2. Richards, G. (2012). Race, racism and psychology: Towards a reflexive history. London: Routledge.
  3. Watson, P. (2007). Psychology and race. New Brunswick, NJ: AldineTransaction.

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  • lana

    July 12th, 2012 at 4:55 PM

    From my point of view one of the biggest factors affecting this lack of treatment seeking is a fear that they can either not afford it or that they will be shamed by others in their community for seeking this kind of care.

    Lack of access to adequate health care for financial reasons is shameful, especially in this nation of so much that chooses to give so little back to those in need.

    As far as community stereotypes and taboos that surface, there is very little that those of us outside of these groups can do to change that. This is something that has to be done from within and unfortunately those kinds of all encompassing changes tend to take a great deal of time.

  • ZACK

    July 13th, 2012 at 4:22 AM

    I have become so disengaged and angry form all of the discrimination I feel like I have faced in my own life. As a back male, do you know how hard it is to see others crost the street to avoid making contact with you? After a while, well, you just kind of get pissed off about it, and then anger leads you down some roads that you wouldn’t want to take. It is something that I am not sure how I will ever get under control because I have become that stereotypical angry black male, and even when I don’t want to be that way anymore, there is still such a lack of trust in others that I feel like this is to be my ultimate path in life.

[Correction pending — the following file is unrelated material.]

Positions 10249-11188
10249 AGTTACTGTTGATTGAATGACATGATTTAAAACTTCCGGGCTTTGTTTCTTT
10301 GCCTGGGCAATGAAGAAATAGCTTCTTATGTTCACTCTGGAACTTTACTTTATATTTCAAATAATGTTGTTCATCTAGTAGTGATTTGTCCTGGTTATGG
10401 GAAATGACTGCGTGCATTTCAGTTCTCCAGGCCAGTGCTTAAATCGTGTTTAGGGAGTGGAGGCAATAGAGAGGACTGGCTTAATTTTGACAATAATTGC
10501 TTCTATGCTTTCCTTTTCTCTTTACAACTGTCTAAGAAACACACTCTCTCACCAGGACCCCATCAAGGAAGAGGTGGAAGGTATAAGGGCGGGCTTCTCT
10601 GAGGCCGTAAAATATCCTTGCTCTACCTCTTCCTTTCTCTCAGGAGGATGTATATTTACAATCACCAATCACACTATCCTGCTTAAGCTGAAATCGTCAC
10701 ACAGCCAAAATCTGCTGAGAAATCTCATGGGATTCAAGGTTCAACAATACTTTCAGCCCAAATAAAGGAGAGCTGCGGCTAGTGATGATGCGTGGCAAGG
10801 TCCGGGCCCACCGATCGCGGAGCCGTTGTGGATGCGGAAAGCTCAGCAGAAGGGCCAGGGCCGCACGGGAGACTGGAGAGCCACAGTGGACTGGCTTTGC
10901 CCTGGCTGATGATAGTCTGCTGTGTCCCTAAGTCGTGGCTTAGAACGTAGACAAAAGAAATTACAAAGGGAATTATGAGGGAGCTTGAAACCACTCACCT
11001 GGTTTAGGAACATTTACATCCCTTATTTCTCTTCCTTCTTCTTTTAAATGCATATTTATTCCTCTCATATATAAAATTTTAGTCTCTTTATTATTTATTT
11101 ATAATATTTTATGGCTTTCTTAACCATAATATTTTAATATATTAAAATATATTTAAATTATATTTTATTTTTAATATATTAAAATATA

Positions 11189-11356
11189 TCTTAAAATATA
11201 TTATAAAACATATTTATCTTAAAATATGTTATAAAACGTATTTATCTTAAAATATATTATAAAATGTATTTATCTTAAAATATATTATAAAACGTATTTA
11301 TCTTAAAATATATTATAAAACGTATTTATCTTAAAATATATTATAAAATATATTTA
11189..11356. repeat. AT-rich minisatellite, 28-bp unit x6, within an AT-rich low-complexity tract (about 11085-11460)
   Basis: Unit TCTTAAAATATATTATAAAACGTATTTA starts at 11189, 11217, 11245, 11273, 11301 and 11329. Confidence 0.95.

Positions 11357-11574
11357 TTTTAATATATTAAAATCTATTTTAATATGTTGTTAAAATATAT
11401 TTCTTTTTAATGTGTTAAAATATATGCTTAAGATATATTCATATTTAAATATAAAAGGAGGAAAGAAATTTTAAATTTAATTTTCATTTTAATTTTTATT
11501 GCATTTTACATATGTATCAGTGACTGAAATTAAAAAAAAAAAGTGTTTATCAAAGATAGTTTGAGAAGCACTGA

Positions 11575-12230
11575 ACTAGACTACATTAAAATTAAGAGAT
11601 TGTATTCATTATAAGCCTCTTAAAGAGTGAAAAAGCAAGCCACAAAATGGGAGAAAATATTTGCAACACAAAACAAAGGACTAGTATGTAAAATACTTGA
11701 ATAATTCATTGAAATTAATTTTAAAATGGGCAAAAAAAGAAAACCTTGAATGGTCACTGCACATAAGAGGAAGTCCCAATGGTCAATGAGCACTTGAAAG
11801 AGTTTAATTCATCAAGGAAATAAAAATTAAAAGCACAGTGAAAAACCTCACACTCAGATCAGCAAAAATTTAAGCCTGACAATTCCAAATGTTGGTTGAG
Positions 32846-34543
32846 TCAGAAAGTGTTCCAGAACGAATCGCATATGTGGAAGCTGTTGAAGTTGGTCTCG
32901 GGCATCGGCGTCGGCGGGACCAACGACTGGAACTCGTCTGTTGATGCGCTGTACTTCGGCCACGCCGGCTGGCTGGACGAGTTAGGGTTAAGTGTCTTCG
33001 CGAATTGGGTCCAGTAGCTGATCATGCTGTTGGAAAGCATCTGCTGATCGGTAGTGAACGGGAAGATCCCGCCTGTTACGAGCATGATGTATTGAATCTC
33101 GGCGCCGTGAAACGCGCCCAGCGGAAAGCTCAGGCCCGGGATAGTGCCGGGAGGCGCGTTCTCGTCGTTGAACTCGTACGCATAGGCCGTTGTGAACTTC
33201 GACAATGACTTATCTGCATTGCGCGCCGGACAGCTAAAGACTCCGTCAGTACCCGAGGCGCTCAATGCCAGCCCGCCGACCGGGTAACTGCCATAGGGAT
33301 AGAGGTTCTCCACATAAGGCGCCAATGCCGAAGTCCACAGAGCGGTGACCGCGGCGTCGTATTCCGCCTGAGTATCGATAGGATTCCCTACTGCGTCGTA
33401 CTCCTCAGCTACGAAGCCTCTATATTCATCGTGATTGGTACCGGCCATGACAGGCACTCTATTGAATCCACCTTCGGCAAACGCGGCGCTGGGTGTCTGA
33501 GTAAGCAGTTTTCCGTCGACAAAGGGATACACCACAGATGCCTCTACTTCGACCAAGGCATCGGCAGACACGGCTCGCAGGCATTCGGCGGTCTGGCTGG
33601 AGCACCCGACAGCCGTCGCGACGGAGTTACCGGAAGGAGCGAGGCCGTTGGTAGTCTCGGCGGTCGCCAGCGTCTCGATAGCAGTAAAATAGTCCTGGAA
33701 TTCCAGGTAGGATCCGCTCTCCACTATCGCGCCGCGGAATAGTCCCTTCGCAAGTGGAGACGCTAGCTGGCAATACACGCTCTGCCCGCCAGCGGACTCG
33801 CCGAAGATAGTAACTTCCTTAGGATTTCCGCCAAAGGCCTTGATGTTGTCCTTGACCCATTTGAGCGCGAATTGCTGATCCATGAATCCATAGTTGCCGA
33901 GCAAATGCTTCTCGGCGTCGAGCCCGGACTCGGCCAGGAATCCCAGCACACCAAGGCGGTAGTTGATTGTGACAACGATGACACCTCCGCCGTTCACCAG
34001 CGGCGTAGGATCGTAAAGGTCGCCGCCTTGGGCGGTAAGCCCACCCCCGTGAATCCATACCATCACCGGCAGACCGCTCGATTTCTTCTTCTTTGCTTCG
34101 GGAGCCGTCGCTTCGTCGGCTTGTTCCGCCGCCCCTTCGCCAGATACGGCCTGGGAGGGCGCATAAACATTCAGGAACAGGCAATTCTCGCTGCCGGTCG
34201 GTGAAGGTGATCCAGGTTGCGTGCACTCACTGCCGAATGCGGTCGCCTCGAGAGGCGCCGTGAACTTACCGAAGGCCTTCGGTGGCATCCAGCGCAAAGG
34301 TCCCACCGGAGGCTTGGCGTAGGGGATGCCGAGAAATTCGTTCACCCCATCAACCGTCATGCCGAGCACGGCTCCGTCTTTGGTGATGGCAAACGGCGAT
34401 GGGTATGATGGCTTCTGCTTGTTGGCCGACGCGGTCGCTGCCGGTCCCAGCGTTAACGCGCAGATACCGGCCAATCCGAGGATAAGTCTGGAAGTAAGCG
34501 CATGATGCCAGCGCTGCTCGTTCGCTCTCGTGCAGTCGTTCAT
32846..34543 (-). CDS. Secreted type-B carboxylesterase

• RW

    July 13th, 2012 at 4:24 AM

    All these reasons for people of color having more problem than their White counterparts are man-made if you look at it.So the answer to address is these problems is also there-in the people!

    We need to stop all forms of racism and drive it out of the society.only then can there be true peace.

  • GLAdys

    July 14th, 2012 at 4:29 AM

    Aren’t these things that all of us have to confront in our lives, whether we are a minority or not?

  • joanna

    July 14th, 2012 at 1:28 PM

    always better to identify such factors because these factors can change with a change in location,ethnicity,culture and even language.not all people have the same problems that affect their mental health and its always best that help is targeted towards the identified areas for each individual.

  • Gregg

    July 14th, 2012 at 1:55 PM

    Gladys, to a certain point I do agree with you. Many of us have had to face these same types of adversities in our own lives and have been able to fight them back with the support of others in our lives. But what about those for whom they face these things on a minute by minute basis? Or who do not have the same sort of strong support system that perhaps you and I are fortunate enough to have had? I am not saying that it is okay to always use excuses but I think that it is important to remember that we have not walked in their shoes so to please try to withold judgement until we have.

  • Stella

    July 15th, 2012 at 4:29 PM

    Minority groups are so often overlooked by society as a whole, yet they face many experiences in life that most of us have never had to deal with. They can feel marginalized and belittled, which then keeps them from being unable to live up to what is their true worth and potential. I thought that we as an enlightened society would be better and know better than doing that to others.

  • Aspen

    January 25th, 2014 at 1:05 PM

    That isn’t “mental illness stigma” that should be changed to “mental HEALTHCARE stigma”. Mental illness stigma is the stigmatization of persons being mentally ill; stigmatization for seeking mental healthcare concerns about the mental healthcare itself.

    The two should not be mixed together as they are two separate things e.g. a person can experience discrimination for being mentally ill i.e. sanism WITHIN mental health care.